TD AMERITRADE (Nasdaq: AMTD) picked a bad day to release its fiscal second quarter earnings report. The company posted a strong quarter and was set to open on a positive note, but then the S&P announced that it was lowering its outlook on U.S. debt, which brought down TD AMERITRADE's stock in tandem with the broader markets.

While some might look at this as a buying opportunity, TD AMERITRADE is more highly levered to macroeconomic news than most companies -- including those in the discount brokerage space.  Accordingly, if the downgrade gains momentum and is enough to shake out investors it will have significant implications for the company.

This quarter’s strong results can be traced directly to improving investor confidence, which has helped boost its asset base as well as trading activity.  Daily average revenue trades (DARTs) increased by 16% over the same quarter last year to 439,158, which is an also an increase of 18% over the previous quarter. TD AMERITRADE also saw its total client assets increase 21% to a record $413 billion.

Competitor Charles Schwab (Nasdaq: SCHW) reported results on Friday showing that the larger brokerage was also benefitting from improved investor confidence, although Schwab isn’t as dependent on trading to boost revenue.  Schwab generates most of its revenue from its asset management business and net interest revenue in which both brokerages are seeing significant improvement.

The improvement in net interest revenue is a result of brokerages being forced to pay less in fee waivers to ensure clients don’t lose money by parking cash in its money market funds. TD CFO Bill Gerber said that the company "no longer views [low] interest rates as a headwind,” as the continued improvement of the yield curve has turned net yields on insured deposit accounts positive for the first time in three years. While this is certainly a positive for TD, it is even more important for Schwab and should serve as a better cushion for the company if trading slows down.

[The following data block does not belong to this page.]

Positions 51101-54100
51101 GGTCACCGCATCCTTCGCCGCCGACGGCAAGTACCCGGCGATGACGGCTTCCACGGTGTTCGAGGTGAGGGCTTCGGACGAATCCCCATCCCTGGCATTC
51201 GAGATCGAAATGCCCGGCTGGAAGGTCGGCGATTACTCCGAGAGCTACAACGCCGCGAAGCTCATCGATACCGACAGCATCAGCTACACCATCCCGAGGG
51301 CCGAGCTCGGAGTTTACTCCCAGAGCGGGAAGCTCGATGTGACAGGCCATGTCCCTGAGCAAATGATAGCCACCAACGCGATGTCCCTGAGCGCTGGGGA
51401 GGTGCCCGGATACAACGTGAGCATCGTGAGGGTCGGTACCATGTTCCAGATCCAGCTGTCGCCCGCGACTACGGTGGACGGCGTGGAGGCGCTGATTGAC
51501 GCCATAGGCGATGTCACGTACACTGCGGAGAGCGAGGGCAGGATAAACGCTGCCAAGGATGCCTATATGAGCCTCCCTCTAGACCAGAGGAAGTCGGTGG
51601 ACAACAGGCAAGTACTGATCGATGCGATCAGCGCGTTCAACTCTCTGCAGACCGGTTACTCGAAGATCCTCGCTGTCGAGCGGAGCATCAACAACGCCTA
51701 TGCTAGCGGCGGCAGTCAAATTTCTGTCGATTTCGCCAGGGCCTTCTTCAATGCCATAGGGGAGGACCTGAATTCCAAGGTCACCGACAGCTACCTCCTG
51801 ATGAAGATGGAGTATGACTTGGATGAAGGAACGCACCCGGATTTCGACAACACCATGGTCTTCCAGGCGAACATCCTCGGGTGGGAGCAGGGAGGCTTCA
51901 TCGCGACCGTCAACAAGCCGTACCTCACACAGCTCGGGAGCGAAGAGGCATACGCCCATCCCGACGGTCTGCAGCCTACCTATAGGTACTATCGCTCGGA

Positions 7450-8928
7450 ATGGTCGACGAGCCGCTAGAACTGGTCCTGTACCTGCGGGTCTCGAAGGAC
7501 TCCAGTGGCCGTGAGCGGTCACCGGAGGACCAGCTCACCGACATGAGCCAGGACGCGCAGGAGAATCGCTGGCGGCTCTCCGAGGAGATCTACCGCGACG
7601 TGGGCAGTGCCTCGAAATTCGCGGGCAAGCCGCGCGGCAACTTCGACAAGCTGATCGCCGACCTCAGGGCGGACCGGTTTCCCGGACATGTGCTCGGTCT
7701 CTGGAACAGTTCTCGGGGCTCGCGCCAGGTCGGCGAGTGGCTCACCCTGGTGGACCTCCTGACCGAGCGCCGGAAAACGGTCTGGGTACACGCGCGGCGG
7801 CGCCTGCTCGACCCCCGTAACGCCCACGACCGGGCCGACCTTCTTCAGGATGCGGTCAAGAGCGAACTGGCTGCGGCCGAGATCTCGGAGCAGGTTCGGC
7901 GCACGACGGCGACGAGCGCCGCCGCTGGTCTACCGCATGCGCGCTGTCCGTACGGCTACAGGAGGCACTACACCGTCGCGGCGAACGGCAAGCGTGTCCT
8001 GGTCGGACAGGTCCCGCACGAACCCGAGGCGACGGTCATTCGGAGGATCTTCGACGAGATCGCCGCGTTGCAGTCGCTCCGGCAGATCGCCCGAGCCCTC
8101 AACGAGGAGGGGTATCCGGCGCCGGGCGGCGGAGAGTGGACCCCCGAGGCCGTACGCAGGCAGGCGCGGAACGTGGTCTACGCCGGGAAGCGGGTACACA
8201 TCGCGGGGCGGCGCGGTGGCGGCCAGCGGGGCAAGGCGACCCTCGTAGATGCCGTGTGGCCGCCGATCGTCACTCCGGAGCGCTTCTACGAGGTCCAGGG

With its recent purchase of thinkorswim, TD did better position itself to deal with a downtrend or more volatility that moves retail investors to the sidelines. The acquisition has significantly enhanced its trading revenue and provides clients with improved platforms for hedging and diversifying risk through options, future, and forex. Derivative trades accounted for 31% of all trading done by TD clients, which is an increase from 27% a year earlier. I would expect this number to increase as TD fully integrates the acquisition and is better able to use its marketing muscle to attract more trading clients.

TD AMERITRADE has shown significant improvement as the economy has improved and investors have gained more confidence in the markets. Management has been successful in continuing to grow and diversify its client base with the acquisition of thinkorswim. Yesterday’s S&P announcement -- in addition to a slow month for trading volume -- are reminders of why I wouldn’t recommend dipping in right here. I prefer Schwab because it is less levered to trading and more levered to the improving interest rate environment. E*TRADE’s (Nasdaq: ETFC) report on Wednesday will provide some further color on the sector and expectations moving forward.